Features like a portal to send you between your bases and guild representatives to offer you new objectives in the world are all there, and while they won't be immediately available, they'll give you a good idea of what awaits you in the future. More objective focused players will frequently be coming here to get an idea of what their next goal is going to be - a gameplay loop that was sorely missing from the first release of the game.
Those who are looking for more of a pure sandbox experience, a la Minecraft in space, No Man's Sky is now going to be a lot more suitable to your interests. Your terraforming abilities are extensive, and you can build some pretty incredible things with an active enough imagination, and enough resources to fund your base-building habit.
when we said unlimited base building... pic.twitter.com/oAbfdu97dB
— Sean Murray (@NoMansSky) July 25, 2018
Even after the updates, No Man's Sky is not a perfect game. Framerate issues pop up a bit more consistently than what I would have liked, even on the Xbox One X. With the pure scale of the project, though, it can be hard for someone like me not to fall a little bit in love with the game. With a staggering amount of discoveries waiting around every corner and the option to dig into any planet you choose and make a home out of it, No Man's Sky has wrestled Stardew Valley away from me as my go-to relaxation game.
During the time I had with the game, I didn't get a chance to join any of my friends and play the multiplayer mode. One user on Twitter joined a chorus of users online praising the mode, however, by telling a story about an emotional roller coaster they took part in while playing the game together. From what I've played, it's exactly what I imagined playing this game with friends would be like.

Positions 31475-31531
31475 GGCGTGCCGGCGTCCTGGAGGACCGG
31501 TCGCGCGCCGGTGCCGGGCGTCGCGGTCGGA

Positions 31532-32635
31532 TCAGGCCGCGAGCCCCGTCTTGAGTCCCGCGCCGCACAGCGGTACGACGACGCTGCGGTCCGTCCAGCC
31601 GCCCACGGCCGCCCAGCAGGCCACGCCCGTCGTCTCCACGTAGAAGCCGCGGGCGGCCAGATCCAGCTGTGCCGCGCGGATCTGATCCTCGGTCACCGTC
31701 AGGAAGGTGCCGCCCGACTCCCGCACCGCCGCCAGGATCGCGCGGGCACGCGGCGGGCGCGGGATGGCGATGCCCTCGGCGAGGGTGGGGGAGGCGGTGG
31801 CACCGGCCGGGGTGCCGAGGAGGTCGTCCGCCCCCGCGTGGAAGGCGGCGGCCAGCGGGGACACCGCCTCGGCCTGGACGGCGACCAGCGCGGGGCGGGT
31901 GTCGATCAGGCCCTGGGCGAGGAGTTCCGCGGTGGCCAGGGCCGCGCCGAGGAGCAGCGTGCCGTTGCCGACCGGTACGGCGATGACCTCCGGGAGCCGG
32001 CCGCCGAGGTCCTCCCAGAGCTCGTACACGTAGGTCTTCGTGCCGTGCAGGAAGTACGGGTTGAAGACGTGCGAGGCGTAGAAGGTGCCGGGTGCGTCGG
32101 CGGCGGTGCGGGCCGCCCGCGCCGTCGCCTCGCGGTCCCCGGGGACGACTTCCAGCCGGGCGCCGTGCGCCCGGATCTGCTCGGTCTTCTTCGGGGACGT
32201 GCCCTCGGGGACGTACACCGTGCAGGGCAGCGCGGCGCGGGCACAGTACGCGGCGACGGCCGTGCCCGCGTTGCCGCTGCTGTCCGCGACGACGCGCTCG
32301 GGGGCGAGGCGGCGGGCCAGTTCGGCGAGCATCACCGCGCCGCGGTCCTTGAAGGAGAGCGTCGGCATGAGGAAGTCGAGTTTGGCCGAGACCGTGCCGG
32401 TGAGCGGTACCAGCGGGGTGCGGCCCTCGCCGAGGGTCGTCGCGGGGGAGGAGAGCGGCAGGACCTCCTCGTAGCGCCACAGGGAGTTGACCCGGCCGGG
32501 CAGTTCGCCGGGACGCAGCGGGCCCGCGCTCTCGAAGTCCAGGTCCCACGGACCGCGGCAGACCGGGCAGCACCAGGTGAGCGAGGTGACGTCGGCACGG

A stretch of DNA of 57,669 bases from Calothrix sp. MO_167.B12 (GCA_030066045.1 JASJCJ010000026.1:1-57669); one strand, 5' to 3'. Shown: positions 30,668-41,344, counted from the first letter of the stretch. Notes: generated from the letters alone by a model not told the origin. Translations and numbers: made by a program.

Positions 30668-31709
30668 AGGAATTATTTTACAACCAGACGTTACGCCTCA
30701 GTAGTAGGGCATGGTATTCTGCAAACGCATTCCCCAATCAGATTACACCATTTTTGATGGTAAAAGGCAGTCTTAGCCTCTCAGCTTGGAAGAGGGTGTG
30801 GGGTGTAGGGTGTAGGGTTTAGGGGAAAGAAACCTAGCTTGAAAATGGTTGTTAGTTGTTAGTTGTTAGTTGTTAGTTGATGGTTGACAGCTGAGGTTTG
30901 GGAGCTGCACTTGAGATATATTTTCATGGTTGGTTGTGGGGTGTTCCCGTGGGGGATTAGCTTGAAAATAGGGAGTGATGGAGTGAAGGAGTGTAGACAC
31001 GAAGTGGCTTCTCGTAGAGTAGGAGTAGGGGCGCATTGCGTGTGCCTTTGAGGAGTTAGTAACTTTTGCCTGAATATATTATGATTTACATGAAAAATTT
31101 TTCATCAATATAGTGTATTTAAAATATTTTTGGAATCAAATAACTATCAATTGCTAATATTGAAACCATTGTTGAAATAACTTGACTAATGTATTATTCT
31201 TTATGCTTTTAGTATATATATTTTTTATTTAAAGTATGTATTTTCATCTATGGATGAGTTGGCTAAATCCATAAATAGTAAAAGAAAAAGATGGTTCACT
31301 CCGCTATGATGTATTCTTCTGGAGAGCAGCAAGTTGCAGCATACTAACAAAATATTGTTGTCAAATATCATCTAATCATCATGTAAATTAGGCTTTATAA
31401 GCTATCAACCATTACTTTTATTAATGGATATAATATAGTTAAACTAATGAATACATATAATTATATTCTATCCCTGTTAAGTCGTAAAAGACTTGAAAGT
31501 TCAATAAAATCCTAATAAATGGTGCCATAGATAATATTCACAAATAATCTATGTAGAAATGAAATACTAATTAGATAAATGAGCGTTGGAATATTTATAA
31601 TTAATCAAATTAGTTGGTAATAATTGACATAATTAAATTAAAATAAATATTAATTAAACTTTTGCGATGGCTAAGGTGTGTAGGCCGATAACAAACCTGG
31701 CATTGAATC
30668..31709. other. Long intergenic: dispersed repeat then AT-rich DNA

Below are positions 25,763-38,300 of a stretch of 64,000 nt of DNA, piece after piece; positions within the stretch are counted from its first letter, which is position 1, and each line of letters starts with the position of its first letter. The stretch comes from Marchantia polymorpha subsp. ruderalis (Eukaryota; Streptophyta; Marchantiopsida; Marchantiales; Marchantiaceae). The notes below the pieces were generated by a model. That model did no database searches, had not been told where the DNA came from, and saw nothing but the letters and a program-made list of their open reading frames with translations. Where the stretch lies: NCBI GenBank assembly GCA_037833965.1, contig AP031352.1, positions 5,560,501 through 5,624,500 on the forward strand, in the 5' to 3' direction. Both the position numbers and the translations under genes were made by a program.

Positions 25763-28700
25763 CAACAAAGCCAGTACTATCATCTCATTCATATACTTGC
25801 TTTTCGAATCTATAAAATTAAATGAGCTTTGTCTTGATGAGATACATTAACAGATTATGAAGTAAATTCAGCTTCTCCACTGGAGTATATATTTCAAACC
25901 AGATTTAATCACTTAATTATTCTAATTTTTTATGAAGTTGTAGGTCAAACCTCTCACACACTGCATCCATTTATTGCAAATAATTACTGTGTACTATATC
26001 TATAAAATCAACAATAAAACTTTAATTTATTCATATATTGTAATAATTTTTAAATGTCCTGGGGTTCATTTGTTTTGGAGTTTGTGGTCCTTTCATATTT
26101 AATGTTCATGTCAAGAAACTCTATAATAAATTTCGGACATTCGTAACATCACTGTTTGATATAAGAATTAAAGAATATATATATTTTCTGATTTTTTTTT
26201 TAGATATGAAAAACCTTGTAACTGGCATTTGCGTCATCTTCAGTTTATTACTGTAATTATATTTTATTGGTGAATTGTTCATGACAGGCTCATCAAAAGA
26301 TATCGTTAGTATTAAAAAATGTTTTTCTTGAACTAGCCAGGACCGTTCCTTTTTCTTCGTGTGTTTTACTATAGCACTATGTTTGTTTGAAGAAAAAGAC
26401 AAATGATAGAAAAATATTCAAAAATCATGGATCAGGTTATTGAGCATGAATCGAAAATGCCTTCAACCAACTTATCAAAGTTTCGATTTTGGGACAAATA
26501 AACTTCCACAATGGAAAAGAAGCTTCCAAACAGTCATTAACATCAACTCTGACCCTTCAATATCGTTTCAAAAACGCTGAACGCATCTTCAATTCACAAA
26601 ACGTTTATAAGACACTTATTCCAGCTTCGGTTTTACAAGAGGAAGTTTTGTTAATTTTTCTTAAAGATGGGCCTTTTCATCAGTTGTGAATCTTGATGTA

NO MAN'S SKY GENERATED THE COOLEST SCI-FI STORY FOR US AND I'M GOING TO TELL YOU ALL ABOUT IT
— Xalavier Nelson Jr. @ Blaseball Stadium (@WritNelson) July 25, 2018
One thing I also didn't get a chance to play around with too much was the story. There were plenty of plot hooks scattered around the game that caught my interest - not to mention the interesting alien races that were populating the world around me, attempting to communicate with me in strange, yet learnable, tongues. A story certainly exists, but it seems like the game isn't that interested in making you experience it. If you want to stay in your home system for your entire time playing No Man's Sky, you're more than welcome to.
It's on that thought that I think any discussion of this game should settle down and make its bed. No Man's Sky is a divisive game - one that people are always going to either love or hate. Even after the mega-patch that came out in July, some people just aren't going to like what Hello Games has made here. Embracing the experience of discovery that can only be found in a universe of total procedural generation, No Man's Sky is the only experience of its kind: One that demands your attention, and defies you not to have some fun with its now expansive toolset.
I can say without any shadow of a doubt that No Man's Sky is a game that I'm going to get a whole lot of mileage out of. While you should seek out more footage and critique of the game to see which side of the debate you fall on, I encourage you to give it a try if it seems at all interesting to you. With two years worth of thankless work in free DLC, Hello Games has earned a second chance more than any other developer I can think of.